Most of you know that I am a big Chick-fil-A fan. I usually eat at one of the local Chick-fil-A restaurants at least three or four times each week. The food is delicious, and the service is fast and courteous. It seems to me that Chick-fil-A has raised the bar for all fast-food restaurants to do a better job and to have a better product.
One day, when I was having lunch at Chick-fil-A, I asked the owner-operator, Chris Darley, how he was doing. He answered, “I am green!” Well, that caught me a little off-guard. I did not know if he meant he was feeling sick or that he was green because he did not know what he was doing at work. I looked at him and asked, “You are green?” “Yes!” he said. “If you are green, you are growing, but if you are ripe, you are rotting!” Then, it all made sense. He meant he was green because he was in the process of learning, growing, developing, and becoming all that he could be in his job and personal life. He went on to explain, however, that if a person gets to the place of feeling as though they have “arrived” and they do not need to learn anything else, then they are fully mature or ripe. At that point, they begin to rot. Chris and I had a good laugh, and I thanked him for his great insight. I also asked for his permission to share it with you in a Tip of the Week.
It really is true that all of us are on a journey. None of us knows everything. The wisest physician, dentist, school teacher, or business person will tell you that he or she is still learning. I am so grateful that I have had mentors in my life who taught me the value of being “hungry” to continue to grow in every area of my life.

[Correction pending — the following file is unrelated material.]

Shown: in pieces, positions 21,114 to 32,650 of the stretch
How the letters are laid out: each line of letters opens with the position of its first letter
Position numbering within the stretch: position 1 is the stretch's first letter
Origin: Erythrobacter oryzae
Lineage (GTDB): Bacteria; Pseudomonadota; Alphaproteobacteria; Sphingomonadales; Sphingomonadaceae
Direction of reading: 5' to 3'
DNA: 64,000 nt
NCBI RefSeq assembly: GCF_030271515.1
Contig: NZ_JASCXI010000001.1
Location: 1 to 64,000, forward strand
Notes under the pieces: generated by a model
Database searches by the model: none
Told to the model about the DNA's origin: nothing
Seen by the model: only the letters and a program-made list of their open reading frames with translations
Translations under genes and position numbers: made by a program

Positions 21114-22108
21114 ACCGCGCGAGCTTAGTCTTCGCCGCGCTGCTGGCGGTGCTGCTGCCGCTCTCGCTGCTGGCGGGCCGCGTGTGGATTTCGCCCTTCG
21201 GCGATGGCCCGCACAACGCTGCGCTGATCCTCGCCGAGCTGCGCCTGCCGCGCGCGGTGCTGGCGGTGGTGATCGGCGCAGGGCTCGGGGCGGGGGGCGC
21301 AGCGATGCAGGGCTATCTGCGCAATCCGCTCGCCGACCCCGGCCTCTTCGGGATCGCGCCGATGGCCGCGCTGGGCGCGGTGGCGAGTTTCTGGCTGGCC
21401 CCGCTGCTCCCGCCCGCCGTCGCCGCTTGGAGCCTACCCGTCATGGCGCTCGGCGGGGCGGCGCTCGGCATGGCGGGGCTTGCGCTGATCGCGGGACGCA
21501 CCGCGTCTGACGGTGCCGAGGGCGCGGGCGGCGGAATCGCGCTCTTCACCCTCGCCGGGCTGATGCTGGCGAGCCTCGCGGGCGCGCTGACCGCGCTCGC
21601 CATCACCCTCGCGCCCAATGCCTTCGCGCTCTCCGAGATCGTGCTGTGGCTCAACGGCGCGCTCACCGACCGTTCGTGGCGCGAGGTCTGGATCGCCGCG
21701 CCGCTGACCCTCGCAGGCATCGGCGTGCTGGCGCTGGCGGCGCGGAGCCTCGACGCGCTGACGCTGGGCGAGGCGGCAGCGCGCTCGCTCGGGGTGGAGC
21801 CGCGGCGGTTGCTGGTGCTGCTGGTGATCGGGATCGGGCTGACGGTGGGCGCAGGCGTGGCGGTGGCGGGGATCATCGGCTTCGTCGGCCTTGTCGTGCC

I think it is important that we all mature to the place where we are proficient in our own particular areas of expertise. I believe that maturity and wisdom come with age, hard work, and learning the lessons life is trying to teach us. So, I am not suggesting that we stay immature our whole life, but I am suggesting that we maintain an attitude of “greenness” that will posture us to desire continued growth. It is very important that we stay in the ongoing ripening process. As I said before, it is when we think we have come to the end of that journey that we begin to rot.
I realize that we could push this analogy too far, so I just want to summarize it with three thoughts: First, it is good to have an attitude that you are green and still learning because that will cause you to grow; second, it is important to ripen and develop some maturity while maintaining a desire to learn, grow and become better at whatever you endeavor to do; and third, be careful not to have a “know-it-all” attitude and a feeling of having arrived at your destination. That is when you will begin to rot and get yourself and others into trouble.
I hope this week you will have a whole new appreciation for the process that good fruit and good people (and yes, the owner-operator of a Chick-fil-A) go through each day!
Tip: If you are green, you are growing, but if you are ripe, you are rotting!
Have a great week! God bless you!
Dr. Robert A. Rohm